Then the ad closes with a few taglines for T-Mobile—which has absolutely nothing to do with the couple’s situation nor the babysitter. It’s a complete disconnect. I’ve seen the ad several times, and there’s nothing. It could’ve been an ad for skin cream or home security.

I’m not sure what happens in the minds of the copywriters in this way of thinking. I’m sure they think there’s a minor shock value in the babysitter’s snappy reaction to the parents’ inquiries. You watch the interaction between her and the parents and it does catch your attention. But I had to see the ad a few times to catch that it’s a T-Mobile ad.

If it weren’t for their signature hot pink color branding in the last few seconds of the ad, you would’ve missed it, too. Not a good idea.

I have a brother-in-law who’s done a lot of copywriting for ad agencies, and we discussed this disconnect. His theory is that ad agencies’ copywriters are beginning to hate writing for these kinds of commercials. Either it’s that or this commercial’s editing staff left too much on the cutting room floor. It’s also possible that this way of thinking is the new soft-sell approach. But the disconnect is so wide that it does not work.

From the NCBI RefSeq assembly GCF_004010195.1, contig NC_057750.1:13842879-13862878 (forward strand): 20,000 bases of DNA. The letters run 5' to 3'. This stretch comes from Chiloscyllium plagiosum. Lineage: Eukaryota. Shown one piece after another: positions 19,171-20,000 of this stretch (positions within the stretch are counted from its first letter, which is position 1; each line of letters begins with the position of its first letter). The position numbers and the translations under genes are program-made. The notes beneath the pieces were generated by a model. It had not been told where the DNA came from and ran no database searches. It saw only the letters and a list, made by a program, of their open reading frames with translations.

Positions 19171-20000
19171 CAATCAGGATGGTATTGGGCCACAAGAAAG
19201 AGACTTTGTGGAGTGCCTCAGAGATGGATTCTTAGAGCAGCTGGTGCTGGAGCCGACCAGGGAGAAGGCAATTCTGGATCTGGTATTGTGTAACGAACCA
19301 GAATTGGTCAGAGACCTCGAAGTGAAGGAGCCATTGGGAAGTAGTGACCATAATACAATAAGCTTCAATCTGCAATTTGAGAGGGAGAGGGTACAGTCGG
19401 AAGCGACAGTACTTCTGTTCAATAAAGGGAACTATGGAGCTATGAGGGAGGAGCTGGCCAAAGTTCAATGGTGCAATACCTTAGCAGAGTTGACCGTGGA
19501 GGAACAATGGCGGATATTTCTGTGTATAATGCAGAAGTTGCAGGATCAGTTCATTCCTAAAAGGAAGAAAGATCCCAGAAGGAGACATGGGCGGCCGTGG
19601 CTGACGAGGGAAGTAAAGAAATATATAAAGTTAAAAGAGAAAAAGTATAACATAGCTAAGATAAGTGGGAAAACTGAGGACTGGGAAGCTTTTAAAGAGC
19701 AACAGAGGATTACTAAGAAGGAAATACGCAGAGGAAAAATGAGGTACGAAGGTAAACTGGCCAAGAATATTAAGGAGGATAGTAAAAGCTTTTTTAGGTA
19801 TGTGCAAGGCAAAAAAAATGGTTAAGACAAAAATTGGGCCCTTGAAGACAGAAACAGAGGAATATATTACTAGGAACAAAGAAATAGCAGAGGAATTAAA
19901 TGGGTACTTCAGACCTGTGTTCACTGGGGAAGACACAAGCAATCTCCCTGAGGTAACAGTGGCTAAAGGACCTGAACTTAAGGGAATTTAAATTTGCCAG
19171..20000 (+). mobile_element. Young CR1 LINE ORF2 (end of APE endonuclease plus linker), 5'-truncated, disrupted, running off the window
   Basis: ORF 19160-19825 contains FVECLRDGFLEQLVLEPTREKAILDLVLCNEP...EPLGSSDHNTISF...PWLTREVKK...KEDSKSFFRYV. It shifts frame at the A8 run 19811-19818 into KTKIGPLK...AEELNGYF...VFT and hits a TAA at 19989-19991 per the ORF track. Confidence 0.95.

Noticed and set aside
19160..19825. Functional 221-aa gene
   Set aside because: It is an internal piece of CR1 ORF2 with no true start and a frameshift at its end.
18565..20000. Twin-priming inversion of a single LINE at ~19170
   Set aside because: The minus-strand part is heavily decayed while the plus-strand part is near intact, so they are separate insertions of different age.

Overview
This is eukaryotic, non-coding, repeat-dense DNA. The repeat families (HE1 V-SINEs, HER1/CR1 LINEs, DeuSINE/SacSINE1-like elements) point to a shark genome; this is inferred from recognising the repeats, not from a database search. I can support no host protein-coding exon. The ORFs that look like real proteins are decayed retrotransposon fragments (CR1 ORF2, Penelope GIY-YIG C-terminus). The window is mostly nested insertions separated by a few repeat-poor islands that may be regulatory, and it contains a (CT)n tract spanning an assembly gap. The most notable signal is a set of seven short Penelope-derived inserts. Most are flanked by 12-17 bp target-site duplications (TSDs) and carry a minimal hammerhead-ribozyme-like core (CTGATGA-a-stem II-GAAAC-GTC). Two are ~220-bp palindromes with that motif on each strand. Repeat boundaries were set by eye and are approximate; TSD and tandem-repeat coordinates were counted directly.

Here’s the thing: it does appear to be a small trend. I say small to refer to a small number of advertisers doing this kind of ad, but I also say trend to say there will be more coming, if not a large number. I hope not.

There are however, advertisers who stretch the correlation and yet keep it as a comparative statement. Geico is one.

The latest Geico ad has a scene in a pharmacy with Boyz II Men singing the side effects of a prescription to a woman. Then the voiceover explains that Boyz II Men can make anything sound good (it’s what they do), and that if you want to save 15% or more on car insurance, you can call Geico (it’s what you do).